In theory, the answer is yes. But, in the majority of cases, most allergies are caused by pollen (from grasses, trees, flowers, and weeds), dust mites, animal dander, molds, insects, or house dust. Other irritants—such as paint fumes, tobacco smoke, hairsprays, perfumes, detergents, weather conditions, even your emotions or exercise—can bring on or trigger allergy-like symptoms.

It is important to understand the difference between these irritants (or triggers) and an allergen that causes a medically distinct allergy. An irritant—eg, an aerosol spray —can trigger an allergy-like reaction (runny nose, sneezing, etc.) without being an offending allergen—eg, a weed. The irritant causes the same allergy symptoms but in a different way. This condition is referred to as nonallergic rhinitis, the most common form of which is called vasomotor rhinitis or VMR.

The question remains: Why does it matter whether your symptoms are due to allergens or irritants? First of all, there may be different treatments for each condition; if you have vasomotor rhinitis (VMR) and not allergic rhinitis or seasonal allergic rhinitis, you may not need an oral medication, just a nasal spray. You actually may suffer from both nonallergic VMR and allergies at the same time. This condition is called mixed rhinitis, and it does not mean that you will feel twice as bad, but it may make a difference in how your physician decides to treat you.

When you appreciate these medical differences, you realize how important it is to know specifically which irritants/triggers and/or allergens are causing problems. You then can plan to avoid them through removing the irritant and/or allergen, whether paint solvent, mold in the basement, or whatever.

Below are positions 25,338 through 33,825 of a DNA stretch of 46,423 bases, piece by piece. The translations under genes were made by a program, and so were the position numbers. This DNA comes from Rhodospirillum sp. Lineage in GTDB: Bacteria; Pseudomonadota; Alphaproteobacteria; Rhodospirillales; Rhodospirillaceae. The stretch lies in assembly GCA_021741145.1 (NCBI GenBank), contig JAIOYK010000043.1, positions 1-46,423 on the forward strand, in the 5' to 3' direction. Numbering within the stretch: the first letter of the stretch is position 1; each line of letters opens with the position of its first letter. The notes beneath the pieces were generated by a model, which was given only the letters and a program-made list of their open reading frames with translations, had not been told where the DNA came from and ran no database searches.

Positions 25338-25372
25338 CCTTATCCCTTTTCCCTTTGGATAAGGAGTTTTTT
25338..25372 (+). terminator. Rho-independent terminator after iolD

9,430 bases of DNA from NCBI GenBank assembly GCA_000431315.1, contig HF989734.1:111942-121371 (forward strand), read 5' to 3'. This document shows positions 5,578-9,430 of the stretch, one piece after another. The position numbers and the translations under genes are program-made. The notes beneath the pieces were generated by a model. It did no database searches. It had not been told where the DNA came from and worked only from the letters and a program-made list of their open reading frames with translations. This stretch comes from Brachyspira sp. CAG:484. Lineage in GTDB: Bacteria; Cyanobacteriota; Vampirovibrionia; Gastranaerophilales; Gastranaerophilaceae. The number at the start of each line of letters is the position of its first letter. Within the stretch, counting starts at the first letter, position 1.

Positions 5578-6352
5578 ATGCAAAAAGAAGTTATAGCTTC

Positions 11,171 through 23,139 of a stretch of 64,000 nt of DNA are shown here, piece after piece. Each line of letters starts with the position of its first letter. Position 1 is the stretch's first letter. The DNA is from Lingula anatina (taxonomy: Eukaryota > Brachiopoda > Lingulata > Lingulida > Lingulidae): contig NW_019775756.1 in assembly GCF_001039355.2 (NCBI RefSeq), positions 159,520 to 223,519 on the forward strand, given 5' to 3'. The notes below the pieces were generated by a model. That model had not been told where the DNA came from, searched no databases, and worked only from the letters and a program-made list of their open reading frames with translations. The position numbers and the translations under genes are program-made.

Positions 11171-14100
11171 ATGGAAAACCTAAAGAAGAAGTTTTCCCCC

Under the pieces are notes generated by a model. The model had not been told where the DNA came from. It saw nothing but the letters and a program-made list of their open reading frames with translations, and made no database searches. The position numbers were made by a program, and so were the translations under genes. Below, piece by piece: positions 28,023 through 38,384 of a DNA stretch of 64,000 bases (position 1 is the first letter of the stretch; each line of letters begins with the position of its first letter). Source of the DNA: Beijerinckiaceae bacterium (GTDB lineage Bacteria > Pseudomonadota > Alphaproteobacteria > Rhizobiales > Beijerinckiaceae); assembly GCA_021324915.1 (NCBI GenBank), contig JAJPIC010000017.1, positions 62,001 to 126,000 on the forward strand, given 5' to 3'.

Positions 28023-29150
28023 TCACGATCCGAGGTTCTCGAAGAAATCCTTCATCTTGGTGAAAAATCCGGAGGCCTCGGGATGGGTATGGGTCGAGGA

Your physician can complete a comprehensive screening assessment of your susceptibility to irritants and allergens. This can ascertain which kind of rhinitis you have. The self assessment screen is available on the internet at which you can complete and take to your physician if you wish.


This question is not easy to answer. For our purposes, we will regard asthma as a complex of symptoms involving shortness of breath, wheezing, and coughing. The symptoms are caused by a narrowing of the airways to the lungs. Fortunately, the condition tends to be reversible.

Asthma may or may not be caused by allergens, but most medical authorities accept that often there is a link between asthma and airborne irritants and allergens.

At any rate, we can say with confidence that the preventative measures advocated can do no harm to an asthma sufferer, and there is every reason to believe, on scientific grounds, that the patient will benefit from a cleaner environment.

Do you think you have asthma? Take the quiz now!


This term is misleading because there is no fever and the condition is not caused by hay. Essentially, hay fever is the lay term for allergic rhinitis. This condition is characterized by sneezing, with a runny nose, itchy, and possibly swollen, eyes, and sore mouth and throat. The cause usually is airborne pollens from trees, weeds, or grasses.